This past Lord’s Day we sang a hymn a cappella called Of the Father’s Love Begotten. Besides being a particularly beautiful tune (in spite of my singing a cappella) and having glorious theology wonderfully phrased in english, it has an impressive history.

I’ve been reading ahead for next semester in some of the courses for which I am registered. One required text is Mark Noll’s Turning Points: Decisive Moments in the History of Christianity. Through the first quarter of the text, it is delightful – and I expect the rest to follow suit. Regardless, the third chapter is introduced with a poem written by Aurelius Clemens Prudentius of the same title as our hymn. Clearly the hymn’s forebear is this ancient poem. Compare the two, and consider that we’re singing the same praise that was lifted up 1600 yrs ago.

Prudentius’ version, as shown in Noll:

Of the Father’s love begotten
Ere the worlds began to be,
He is Alpha nd Omega,
He the source, the ending he,
Of the things that are, that have been,
And that future years shall see.
Evermore and evermore.

O that birth for ever blessed!
When the Virgin, full of grace,
By the Holy Ghost conceiving,
Bore the Saviour of our race;
And the Babe, the world’s Redeemer,
First revealed his sacred face,
Evermore and evermore.

O ye heights of heaven, adore him;
Angel hosts, his praises sing;
Powers, dominions bow before him,
And extol our God and King;
Let no tongue on earth be silent,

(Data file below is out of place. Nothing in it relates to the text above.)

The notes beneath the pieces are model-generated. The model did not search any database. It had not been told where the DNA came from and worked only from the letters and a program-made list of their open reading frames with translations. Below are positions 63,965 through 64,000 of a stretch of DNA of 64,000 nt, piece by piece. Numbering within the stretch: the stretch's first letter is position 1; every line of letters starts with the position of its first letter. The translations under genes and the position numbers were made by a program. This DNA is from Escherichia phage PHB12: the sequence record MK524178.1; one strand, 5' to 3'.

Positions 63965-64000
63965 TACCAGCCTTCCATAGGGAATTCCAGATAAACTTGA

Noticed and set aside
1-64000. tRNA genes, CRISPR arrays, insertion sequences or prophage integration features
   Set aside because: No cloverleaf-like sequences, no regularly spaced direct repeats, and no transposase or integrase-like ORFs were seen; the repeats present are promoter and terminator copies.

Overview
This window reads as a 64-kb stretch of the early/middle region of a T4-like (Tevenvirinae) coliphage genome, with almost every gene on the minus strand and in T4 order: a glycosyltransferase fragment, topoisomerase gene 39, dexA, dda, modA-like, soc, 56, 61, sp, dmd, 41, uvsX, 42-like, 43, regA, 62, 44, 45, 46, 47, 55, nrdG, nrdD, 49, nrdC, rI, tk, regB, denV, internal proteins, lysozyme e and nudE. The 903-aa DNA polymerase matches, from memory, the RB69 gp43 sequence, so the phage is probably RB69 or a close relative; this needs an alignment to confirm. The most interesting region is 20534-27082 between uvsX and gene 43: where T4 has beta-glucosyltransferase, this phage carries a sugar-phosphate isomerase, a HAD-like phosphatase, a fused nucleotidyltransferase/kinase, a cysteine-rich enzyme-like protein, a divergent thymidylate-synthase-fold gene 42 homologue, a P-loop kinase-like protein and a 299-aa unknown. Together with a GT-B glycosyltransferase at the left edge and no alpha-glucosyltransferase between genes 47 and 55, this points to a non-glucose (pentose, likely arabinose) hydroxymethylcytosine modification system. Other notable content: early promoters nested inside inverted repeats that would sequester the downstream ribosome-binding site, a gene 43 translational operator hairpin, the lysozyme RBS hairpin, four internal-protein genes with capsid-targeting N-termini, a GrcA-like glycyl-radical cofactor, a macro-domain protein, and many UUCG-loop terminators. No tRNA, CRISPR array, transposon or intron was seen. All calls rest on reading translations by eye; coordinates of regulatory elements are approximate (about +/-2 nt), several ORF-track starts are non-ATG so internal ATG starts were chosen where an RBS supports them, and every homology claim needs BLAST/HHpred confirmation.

Every voice in concert ring,
Evermore and Evermore.

Modern Version:

Of the Father’s love begotten, ere the worlds began to be,
He is Alpha and Omega, He the source, the ending He,
Of the things that are, that have been,
And that future years shall see, evermore and evermore!

This is He Whom heav’n-taught singers sang of old with one accord;
Whom the Scriptures of the prophets promised in their faithful word;
Now He shines, the long expected,
Let creation praise its Lord, evermore and evermore!

O ye heights of heaven adore Him; angel hosts, His praises sing;
All dominions, bow before Him, and extol our God and King!
Let no tongue on earth be silent,
Every voice in concert ring, evermore and evermore!

Christ, to Thee with God the Father, and, O Holy Ghost, to Thee,
Hymn and chant with high thanksgiving, and unwearied praises be:
Honor, glory, and dominion,
And eternal victory, evermore and evermore!

The point for which Noll used this poem was illustrating the Christological view hammered out at the council of Chalcedon. I guess I don’t give my elders enough credit, as the sermon this week was on Colossians 2:9-10, and emphasised the (orthodox) Chalcedonian view of the hypostatic union! Go to the sermon for 12/17/2006 here. And you thought us Protestants paid no attention to church history… 

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